Let me explain - no, there is no time - let me sum up:

1. Learn a few strains well rather than a dozen strains superficially.  You'll gain more control and confidence over their performance, which to me is a good trade-off.  Yes, I might be losing a potential subtle improvement based on yeast strain selection, but I'm also picking up a potential strain-specific fermentation that strips all the hop aroma out of my Imperial IPA.

2. Make appropriate but not over-the-top starters.  You're not sending your yeast to assault Omaha Beach on D-Day - they'll probably handle the beer just fine, even a high-gravity lager, and even from a single smack pack or vial.  Like I said, I make starters to stretch yeast and cut costs, not because I'm afraid of them being outnumbered.

3. Feel free to pitch warm, but when it comes time to ferment, stay cool, at least at first.  Then let the yeast out to play and let the temperature rise, since they'll also be cleaning up your beer!

4. Consider a small bottling session - and don't sweat your yeast.  Actually, that's wrong - DO sweat them, because warmer temperatures encourage appropriate bottle conditioning, but after they're conditioned go ahead and toss them in the fridge.  But don't sweat that they'll do the job - they're up for it, I promise.

And Barbara, my wife, asked me to pass along this PSA: "Be kind to your yeast."

The more you know...

Keep it simple.


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Dogmatic Brewing (or, What Rudyard Kipling Can Teach Us About Beer)

Dogma (n.): a belief or set of beliefs that is accepted by the members of a group without being questioned or doubted. 

That’s the Merriam-Webster definition of “dogma,” and I never realized how much we run into this as brewers – until I started offering brewing advice to brewers.  We're a pretty dogmatic bunch, it turns out.  Which sucks, because "Dogmatic Brewing" sounds like a pretty cool name for a brewery...

Since I started writing Beer Simple, I’ve offered in the Brewing posts a number of recommendations, suggestions, and commentaries on brewing.  Not that I expect that every one is a gem that needs to be adopted - far from it, in fact.  Brew your own way.  I heartily and happily acknowledge that I'm not a biologist, chemist, professional brewer, or metallurgist.  I like to think I'm just the friendly neighbor, chatting over the fence.  "Say, Bob, you ever think about putting that sprinkler on a timer?  Works well for me."  Like that.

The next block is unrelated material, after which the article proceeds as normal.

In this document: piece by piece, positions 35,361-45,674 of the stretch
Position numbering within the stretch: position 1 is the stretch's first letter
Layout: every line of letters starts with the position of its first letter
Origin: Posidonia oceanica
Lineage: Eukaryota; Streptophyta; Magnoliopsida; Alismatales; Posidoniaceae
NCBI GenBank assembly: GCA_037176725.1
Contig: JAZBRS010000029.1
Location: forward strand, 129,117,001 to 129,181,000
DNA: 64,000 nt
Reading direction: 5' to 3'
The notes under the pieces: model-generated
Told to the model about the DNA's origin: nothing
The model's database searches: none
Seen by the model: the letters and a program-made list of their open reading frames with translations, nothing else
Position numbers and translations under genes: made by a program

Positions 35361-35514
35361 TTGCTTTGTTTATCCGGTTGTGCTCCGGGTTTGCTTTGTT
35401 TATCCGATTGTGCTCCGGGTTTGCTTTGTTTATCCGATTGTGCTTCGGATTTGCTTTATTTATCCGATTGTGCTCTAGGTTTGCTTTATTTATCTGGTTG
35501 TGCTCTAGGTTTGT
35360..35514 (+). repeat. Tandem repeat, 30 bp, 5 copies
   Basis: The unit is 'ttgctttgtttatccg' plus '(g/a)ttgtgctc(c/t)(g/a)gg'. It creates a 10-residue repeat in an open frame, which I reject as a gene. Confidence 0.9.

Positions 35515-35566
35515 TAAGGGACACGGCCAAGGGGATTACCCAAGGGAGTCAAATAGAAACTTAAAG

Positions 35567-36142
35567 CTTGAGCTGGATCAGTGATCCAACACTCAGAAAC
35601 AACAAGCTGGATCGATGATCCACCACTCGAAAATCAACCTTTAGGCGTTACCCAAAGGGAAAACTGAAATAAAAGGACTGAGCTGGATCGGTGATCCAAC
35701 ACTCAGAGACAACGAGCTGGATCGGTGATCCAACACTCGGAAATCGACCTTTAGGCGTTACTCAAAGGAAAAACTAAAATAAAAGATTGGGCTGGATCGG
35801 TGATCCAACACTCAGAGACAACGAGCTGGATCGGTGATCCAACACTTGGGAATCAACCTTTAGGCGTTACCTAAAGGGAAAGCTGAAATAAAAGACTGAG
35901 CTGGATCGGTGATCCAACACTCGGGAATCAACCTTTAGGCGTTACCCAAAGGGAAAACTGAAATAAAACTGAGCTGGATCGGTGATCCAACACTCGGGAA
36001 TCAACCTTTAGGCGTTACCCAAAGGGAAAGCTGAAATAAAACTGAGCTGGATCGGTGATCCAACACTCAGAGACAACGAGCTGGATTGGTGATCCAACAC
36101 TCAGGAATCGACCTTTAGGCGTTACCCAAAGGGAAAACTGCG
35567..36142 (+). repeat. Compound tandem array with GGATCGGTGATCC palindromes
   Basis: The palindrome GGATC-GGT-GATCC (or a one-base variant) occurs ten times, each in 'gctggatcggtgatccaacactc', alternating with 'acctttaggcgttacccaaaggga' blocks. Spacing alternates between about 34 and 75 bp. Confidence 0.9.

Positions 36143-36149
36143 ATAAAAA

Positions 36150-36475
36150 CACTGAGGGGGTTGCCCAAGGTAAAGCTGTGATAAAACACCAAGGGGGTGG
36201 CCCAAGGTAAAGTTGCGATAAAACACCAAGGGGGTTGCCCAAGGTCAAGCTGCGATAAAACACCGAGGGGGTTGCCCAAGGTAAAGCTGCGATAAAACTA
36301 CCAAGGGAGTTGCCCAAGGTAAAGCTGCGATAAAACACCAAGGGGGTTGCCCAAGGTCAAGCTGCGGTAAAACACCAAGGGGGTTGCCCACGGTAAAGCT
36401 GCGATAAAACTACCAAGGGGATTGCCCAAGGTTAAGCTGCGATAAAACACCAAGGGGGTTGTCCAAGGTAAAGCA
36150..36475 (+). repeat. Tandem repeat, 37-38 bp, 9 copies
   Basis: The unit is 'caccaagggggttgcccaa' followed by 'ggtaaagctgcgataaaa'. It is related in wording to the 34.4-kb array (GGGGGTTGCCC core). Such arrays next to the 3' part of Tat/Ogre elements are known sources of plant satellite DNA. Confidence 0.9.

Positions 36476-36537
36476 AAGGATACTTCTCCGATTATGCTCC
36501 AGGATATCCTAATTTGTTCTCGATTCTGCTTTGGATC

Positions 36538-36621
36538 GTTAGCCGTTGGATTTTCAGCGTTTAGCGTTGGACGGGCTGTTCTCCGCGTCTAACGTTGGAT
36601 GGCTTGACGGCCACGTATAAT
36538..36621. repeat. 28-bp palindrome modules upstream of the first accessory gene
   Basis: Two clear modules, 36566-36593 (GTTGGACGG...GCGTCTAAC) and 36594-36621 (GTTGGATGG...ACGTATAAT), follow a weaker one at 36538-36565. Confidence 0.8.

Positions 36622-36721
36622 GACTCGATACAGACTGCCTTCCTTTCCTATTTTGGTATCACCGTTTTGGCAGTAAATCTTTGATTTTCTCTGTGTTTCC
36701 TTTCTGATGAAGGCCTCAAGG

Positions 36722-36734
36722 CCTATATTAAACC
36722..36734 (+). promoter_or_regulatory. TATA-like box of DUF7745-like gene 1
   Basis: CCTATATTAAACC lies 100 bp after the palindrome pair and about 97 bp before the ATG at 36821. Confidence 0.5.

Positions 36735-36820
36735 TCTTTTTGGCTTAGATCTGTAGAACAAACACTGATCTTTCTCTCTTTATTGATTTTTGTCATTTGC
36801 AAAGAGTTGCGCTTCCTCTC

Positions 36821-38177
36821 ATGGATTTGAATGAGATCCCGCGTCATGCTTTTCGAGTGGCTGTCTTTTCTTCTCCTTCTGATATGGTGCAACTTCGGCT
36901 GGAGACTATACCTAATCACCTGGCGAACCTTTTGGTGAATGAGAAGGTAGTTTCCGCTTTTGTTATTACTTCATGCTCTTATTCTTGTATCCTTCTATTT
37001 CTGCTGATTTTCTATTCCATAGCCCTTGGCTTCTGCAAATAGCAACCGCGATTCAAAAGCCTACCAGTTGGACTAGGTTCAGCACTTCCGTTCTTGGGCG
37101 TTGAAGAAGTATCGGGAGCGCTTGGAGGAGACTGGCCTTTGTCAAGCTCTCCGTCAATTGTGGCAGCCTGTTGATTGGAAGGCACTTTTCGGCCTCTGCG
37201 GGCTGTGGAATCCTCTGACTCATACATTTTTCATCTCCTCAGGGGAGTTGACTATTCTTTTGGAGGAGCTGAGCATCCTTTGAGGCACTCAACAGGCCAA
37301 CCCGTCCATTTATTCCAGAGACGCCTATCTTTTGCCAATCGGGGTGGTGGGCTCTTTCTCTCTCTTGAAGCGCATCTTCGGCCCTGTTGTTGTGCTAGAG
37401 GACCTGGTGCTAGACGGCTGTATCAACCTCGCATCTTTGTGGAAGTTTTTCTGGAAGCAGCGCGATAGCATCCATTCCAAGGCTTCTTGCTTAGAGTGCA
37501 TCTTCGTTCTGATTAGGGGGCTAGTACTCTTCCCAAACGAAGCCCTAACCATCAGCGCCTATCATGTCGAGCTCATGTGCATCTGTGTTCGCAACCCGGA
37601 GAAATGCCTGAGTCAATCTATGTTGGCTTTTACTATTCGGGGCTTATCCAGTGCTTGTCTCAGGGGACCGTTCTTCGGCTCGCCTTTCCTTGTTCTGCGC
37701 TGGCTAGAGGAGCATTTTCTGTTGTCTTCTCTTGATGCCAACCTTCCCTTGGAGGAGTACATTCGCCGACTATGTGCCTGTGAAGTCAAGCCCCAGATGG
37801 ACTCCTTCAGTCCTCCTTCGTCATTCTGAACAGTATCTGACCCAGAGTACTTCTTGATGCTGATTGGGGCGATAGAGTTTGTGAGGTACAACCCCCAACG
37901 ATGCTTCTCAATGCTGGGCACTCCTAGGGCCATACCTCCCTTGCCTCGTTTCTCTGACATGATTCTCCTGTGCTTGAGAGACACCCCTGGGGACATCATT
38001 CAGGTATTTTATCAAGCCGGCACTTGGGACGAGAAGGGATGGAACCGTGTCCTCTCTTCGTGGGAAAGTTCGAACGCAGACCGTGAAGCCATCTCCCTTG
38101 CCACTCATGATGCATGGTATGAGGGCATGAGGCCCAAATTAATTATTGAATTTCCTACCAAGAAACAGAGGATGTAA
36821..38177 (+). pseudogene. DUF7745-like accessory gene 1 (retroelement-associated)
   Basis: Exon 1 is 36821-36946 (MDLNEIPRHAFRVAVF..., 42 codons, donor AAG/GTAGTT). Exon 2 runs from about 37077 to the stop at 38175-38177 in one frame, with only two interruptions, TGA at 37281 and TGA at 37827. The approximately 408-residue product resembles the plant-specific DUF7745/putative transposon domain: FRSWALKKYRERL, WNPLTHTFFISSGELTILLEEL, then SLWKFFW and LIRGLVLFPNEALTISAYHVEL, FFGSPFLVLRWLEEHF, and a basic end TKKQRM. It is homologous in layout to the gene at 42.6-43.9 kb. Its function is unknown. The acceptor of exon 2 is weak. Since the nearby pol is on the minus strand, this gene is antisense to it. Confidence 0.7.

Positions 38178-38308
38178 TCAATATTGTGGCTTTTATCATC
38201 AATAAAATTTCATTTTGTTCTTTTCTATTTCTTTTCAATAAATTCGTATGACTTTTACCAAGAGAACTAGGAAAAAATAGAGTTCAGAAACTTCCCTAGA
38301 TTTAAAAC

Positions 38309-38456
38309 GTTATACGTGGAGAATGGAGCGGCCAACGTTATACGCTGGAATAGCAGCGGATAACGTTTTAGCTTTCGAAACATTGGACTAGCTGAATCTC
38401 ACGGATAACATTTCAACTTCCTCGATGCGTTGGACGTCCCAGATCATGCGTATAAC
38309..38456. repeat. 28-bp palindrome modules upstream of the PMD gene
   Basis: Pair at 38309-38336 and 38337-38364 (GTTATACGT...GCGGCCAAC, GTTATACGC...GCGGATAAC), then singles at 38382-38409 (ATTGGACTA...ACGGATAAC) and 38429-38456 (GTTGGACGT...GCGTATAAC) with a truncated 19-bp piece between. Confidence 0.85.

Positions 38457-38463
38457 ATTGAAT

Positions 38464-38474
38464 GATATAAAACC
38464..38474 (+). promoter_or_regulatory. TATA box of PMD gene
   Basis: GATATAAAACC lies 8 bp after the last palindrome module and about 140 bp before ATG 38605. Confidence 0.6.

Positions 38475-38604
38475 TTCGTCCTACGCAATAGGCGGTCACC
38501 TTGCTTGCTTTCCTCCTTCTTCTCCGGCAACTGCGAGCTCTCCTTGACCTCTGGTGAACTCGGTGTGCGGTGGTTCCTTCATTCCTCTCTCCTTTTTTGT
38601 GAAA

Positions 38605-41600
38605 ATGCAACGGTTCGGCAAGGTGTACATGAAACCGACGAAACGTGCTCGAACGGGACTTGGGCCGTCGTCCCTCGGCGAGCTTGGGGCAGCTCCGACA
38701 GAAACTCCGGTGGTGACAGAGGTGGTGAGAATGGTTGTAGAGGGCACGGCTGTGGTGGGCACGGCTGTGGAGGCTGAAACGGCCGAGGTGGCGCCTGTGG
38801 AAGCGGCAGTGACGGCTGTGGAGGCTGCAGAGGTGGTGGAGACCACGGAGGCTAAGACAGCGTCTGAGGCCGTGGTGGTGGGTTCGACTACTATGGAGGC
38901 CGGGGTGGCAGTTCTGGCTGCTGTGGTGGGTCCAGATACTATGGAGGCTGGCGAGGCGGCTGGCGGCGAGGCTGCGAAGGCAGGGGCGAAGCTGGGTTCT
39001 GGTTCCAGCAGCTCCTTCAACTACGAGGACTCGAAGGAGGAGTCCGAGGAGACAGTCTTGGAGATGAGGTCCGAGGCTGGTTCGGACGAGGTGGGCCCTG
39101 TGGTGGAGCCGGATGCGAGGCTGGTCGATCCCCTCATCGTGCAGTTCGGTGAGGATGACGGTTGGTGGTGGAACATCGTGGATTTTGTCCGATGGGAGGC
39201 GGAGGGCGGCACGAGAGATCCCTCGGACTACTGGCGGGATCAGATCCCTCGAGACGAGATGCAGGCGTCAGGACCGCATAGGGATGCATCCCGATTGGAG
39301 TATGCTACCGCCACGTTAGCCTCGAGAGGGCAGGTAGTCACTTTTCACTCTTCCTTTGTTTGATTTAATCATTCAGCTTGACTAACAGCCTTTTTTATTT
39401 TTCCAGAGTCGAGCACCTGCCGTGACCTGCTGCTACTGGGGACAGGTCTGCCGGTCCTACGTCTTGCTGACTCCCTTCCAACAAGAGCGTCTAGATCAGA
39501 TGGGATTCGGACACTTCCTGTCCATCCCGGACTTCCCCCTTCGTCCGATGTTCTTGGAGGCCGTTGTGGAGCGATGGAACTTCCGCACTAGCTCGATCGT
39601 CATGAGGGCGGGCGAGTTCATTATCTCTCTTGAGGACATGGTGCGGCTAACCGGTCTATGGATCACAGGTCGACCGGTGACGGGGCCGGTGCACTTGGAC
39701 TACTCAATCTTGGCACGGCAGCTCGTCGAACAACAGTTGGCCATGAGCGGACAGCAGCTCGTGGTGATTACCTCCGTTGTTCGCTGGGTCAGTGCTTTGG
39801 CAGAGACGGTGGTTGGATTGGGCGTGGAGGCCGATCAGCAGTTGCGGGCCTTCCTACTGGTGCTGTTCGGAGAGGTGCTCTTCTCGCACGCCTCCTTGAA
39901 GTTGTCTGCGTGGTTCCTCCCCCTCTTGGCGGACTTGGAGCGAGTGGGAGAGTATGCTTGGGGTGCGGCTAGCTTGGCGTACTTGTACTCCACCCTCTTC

But often, the response isn't just that someone isn't interested in the advice (which is perfectly fine, of course - your beer, your rules!).  It's that what I'm saying simply can't be right.  But why not?  Shouldn't the proof be in the Pilsner, so to speak?


I’m sure it’s not just me that runs into this stuff.  We all do, don’t we?  When talking methods, or ingredients, or tools and tips and tricks?  Every brewer has their process and their habits, and even though someone tells you that it isn’t strictly necessary to turn around three times and spit before adding your flameout hops, you just always have done it, so you don’t necessarily want to change.

I get that.  That’s fine.  We’re all a little idiosyncratic that way – otherwise, we’d have a more “normal” hobby.

But even though we all have our own process, I’m certainly not hostile to those who suggest that there’s a better way.  I might decline to adopt their idea, but I’m not going to aggressively deny its validity.  And yet that seems to happen frequently, when I share something from my brewing process.  Not just that they prefer not to change – but that I’m wrong for even suggesting it.  To take a recent example (my OneStep addiction), you’d think based on a lot of the comments made that I’m running a mineral-caked shitpile of a brewery that produces nothing but rancid and infected beers since – as we all know – it’s IMPOSSIBLE  for a product to clean and sanitize.  And yet there’s my equipment: no more calcified than anyone’s.  And there’s my beer: hundreds of batches without a single infection.  We "all know" it can't work.  But it does.  That's a contradiction we need to reconcile. 

That’s the issue, really: that “we all know it” mentality.  Remember in Men in Black when Tommy Lee Jones’ character talks like that?  He mentions lots of mistaken beliefs from our past that we all just "knew" to be accurate, and then asks, “I wonder what we’ll know tomorrow.”  I've always liked that.  It reminds us that we should be critical of our stereotypes – that persistence or pervasiveness of a belief shouldn’t be sufficient to justify that belief.  Empirical verification should be our goal.  That truth isn't arrived at by majority vote.

So why the resistance to new or heterodox or unusual ideas when there’s support for their validity?  Answer: we’re prone to dogmatism.  And we shouldn’t be.  It’s a very bad habit to get into, and it’s limiting us as a homebrewing community.  As Winston said, “To improve is to change – to perfect is to change often.”  I’m always happy to hear brewing advice.  If I think it’ll make my brewing day shorter, easier, or better, I’ll give it a try. 


And I’m not talking about adding things to the process.  That’s getting us into a whole level of cause-and-effect that I’m not set up to test for (but please go see the good work over at Brulosophy!).  No, I’m talking about taking away – getting the leanest, neatest, SIMPLEST, most-parsimonious brewing process I can.  If I tell you that adding hops in five additions is the only way to get great hop aroma, then I understand if you doubt me – after all, maybe it’s only one of those five that really creates that great hop aroma.  But if someone tells you that they only ever add hops in the whirlpool, and that their beers win GABF medals for hop-forward styles, then you might consider taking that under advisement.